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Tema Harbour to undergo massive rehabilitation

The Tema Port is to undergo the biggest-ever expansion at an estimated cost of $1 billion, President John DramaniMahama has announced. The project, to be undertaken by the government with private sector participation, will, among other things, tremendously increase the capacity of access routes and cargo handling spaces. Inaugurating new handling equipment for the Meridian Port Services (MPS) at the Tema Port yesterday, the President said the expansion would position the Tema Port to compete for the best port in Africa. He consequently challenged MPS, which is West Africa’s biggest cargo handling company, to partner the Ghana Ports and Harbours Authority (GPHA) to bring the project into fruition in the shortest possible time.


Equipment inaugurated at the ceremony included nine cranes and a four-megawatt electricity-generating plant. They are expected to enhance the operations of the company by improving efficiency in terminal handling and easing congestion at the port. President Mahama said when the Tema Port was established 52 years ago, the volume of cargo it could handle was less than 100,000 TEUs, but currently it could handle about 1 million TEUs. TEU is the standard unit for describing a ship’s cargo-carrying capacity. “That is a phenomenal increase but that increase has occurred in a situation in which the port has not expanded proportionately to accommodate the cargo,” he added. That was the reason why the government intended to go for a major expansion to make Tema the best in Africa, the President stated.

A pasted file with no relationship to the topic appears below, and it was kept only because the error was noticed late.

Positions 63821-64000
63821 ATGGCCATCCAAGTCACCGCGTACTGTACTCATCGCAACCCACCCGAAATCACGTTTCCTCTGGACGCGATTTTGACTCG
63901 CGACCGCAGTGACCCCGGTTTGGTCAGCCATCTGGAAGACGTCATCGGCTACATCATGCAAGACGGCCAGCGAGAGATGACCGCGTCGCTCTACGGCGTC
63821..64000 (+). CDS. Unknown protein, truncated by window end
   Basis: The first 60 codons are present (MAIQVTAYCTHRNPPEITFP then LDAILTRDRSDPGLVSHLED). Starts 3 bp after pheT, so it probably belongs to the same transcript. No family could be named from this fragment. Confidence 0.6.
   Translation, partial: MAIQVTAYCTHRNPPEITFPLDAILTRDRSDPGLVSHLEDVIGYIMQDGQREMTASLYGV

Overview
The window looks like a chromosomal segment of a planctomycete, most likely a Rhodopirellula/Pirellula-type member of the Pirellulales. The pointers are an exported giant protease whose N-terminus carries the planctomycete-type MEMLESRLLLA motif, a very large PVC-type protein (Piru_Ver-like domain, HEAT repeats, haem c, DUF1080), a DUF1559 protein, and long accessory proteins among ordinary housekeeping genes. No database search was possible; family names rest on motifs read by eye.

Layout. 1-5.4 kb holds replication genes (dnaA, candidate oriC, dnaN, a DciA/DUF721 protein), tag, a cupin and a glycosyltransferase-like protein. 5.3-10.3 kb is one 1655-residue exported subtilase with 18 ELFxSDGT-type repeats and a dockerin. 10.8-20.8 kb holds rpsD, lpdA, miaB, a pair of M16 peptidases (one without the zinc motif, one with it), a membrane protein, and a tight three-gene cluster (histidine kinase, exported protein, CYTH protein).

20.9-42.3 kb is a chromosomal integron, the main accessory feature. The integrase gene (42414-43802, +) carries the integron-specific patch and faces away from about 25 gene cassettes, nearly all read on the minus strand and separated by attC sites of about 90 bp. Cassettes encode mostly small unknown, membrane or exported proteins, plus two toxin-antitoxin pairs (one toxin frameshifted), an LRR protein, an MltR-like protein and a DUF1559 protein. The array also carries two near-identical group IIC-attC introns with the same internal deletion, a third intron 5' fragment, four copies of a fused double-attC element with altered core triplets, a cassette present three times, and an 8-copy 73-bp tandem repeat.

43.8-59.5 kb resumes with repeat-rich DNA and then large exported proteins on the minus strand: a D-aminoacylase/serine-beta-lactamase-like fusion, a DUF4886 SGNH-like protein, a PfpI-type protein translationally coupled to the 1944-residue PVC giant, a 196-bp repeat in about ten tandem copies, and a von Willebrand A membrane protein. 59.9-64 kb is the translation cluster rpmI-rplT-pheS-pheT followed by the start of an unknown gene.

Details of port expansion

Giving details, President Mahama said the government intended to link the port with an efficient rail and road transport network. “In this regard, government is planning to build a new interchange at the Tema Roundabout to reduce the traffic to and from the port,” he said. The Accra-Tema Motorway is also to be expanded from four lanes to six lanes. With regard to rail transport, President Mahama said rehabilitation of the Western rail line from Takoradi to Kumasi would start in the very near future to help move some of the containers to Takoradi to serve the middle and northern belts of the country. “We also have a transaction advisor handling procurement of the Eastern railway line to link the Boankra inland port which has been standing as a white elephant for many years,” President Mahama said. He further indicated that an 80-km rail line was being designed to link Tema to Akosombo, which on completion would direct cargo from Tema to the Buipe Inland port to serve the three regions of the north, as well as Burkina Faso, Niger and Mali.


President Mahama said the country’s ports were competing with others in West Africa, and shippers would naturally prefer the port that had the quickest turnaround time and best efficiency in handling cargo.

The Chairman of the Board of MPS, AlhajiAsuma Banda, said Ghanaians and other nationals doing business in Ghana recognised the importance of the Tema Port and that was why everything had to be done to enhance activities at the port. He said MPS would continue to be a leader in port handling in West Africa and even beyond.

The Chief Executive Officer of MPS, Mr Mohammed Samara, said inadequate and underdeveloped infrastructure at the ports could hamper business development in the country. He said it was for that reason that MPS had systematically invested heavily in infrastructure to meet the needs of its clients.

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